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franklin county times

Up and down I go

By Staff
Scot Beard
Franklin County Times
I know it is a clich/, but life is like a rollercoaster.
The first climb is childhood; the initial descent is the teen years.
After that, you have a series of ups and downs trying to confuse you until you return to the station.
The last four weeks I was going through the corkscrew portion of the ride and could not decide if I wanted to laugh, cry, scream or vomit.
It started in mid July when our economic stimulus check arrived.
We had planned to use some of the money to do some minor repairs around the house and put the rest into savings.
Apparently the government was serious about stimulating the economy, because we were unable to spend much on our house and were not able to put any into savings.
Sparing great detail, I will say the only economies that got stimulated were those of my mechanic and doctor.
As I was mourning the loss of our free cash – and the extra padding for our meager nest egg – a new job opportunity became available.
I was enjoying the job I was at, but I felt this new job could be a better opportunity for my career so I took it.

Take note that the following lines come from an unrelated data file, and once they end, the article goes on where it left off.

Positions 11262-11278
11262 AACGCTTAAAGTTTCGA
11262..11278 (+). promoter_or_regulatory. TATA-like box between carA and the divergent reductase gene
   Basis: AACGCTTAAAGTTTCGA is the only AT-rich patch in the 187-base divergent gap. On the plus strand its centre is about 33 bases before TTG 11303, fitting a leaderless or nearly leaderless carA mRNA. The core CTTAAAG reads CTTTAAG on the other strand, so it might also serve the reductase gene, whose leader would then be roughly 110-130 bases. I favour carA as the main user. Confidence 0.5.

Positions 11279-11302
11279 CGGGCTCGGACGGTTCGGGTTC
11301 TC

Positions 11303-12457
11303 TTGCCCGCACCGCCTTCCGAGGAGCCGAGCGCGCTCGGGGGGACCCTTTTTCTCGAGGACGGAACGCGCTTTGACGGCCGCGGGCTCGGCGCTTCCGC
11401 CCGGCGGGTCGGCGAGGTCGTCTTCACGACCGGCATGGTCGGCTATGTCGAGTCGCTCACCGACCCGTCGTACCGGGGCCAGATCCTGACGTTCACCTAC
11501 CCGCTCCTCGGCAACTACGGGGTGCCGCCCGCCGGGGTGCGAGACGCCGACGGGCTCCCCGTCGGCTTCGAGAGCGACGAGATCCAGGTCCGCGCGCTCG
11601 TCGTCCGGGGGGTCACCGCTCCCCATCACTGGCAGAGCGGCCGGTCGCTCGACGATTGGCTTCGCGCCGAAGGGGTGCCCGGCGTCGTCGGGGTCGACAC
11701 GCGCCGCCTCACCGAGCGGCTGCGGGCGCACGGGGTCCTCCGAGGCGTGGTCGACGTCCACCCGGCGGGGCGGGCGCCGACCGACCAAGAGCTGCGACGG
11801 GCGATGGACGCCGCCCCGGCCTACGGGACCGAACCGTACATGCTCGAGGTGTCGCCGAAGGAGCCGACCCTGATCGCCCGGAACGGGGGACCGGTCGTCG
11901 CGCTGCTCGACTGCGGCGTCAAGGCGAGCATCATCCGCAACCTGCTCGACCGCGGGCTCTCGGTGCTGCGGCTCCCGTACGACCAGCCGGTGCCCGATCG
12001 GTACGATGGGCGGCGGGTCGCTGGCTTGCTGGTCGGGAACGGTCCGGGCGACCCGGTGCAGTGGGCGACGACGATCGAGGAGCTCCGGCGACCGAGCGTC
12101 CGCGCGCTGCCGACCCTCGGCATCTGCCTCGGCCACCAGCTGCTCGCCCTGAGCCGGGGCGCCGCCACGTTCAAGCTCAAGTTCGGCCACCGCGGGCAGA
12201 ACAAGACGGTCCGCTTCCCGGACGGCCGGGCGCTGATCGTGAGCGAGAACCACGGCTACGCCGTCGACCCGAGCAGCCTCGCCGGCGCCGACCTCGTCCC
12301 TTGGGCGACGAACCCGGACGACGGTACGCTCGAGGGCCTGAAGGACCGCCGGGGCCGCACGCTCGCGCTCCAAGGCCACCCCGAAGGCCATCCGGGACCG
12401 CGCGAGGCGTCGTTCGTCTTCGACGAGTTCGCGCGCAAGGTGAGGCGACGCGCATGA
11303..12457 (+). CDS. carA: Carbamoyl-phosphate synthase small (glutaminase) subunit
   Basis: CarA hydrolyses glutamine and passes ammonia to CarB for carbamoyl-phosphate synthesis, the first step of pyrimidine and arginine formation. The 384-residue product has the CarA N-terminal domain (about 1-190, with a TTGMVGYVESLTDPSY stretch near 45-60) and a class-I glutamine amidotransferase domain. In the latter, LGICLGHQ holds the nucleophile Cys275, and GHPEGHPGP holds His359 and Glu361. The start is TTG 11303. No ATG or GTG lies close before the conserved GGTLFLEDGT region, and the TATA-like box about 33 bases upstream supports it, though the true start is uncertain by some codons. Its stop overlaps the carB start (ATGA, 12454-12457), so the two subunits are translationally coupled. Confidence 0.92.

I have liked my new job at The Franklin County Times from the first day.
I have met some interesting people and I like all of the coaches I have met.
My first two weeks have been eventful and I think I am going to enjoy covering sports in Franklin County.
Things were going great – until this past weekend.
Saturday was a great day. The weather was wonderful and my wife and I were able to get caught up on some much needed yard work.
Sunday started off great as well.
Then we went to my in-laws' house.
When we left, my wife was upset because of some comments made by her family. I felt horrible because I did not know the best way to console her and I was feeling helpless.
Before I could get her feeling better, another bombshell hit.
My grandfather, who has been in declining health, took a bad turn over the weekend.
He is still alive, but it is frustrating when he seems to be getting better only to have a relapse and have to return to the hospital.
So down the rollercoaster went, picking up speed as it rushed towards the ground.
As I prepared for impact, I had a comforting thought.
I have never been on a rollercoaster that ended on a dive – they have all had a small rise after the final, maddening descent.
Things may be bad now, but I know they will get better in time.
I can see the curves in the track ahead.

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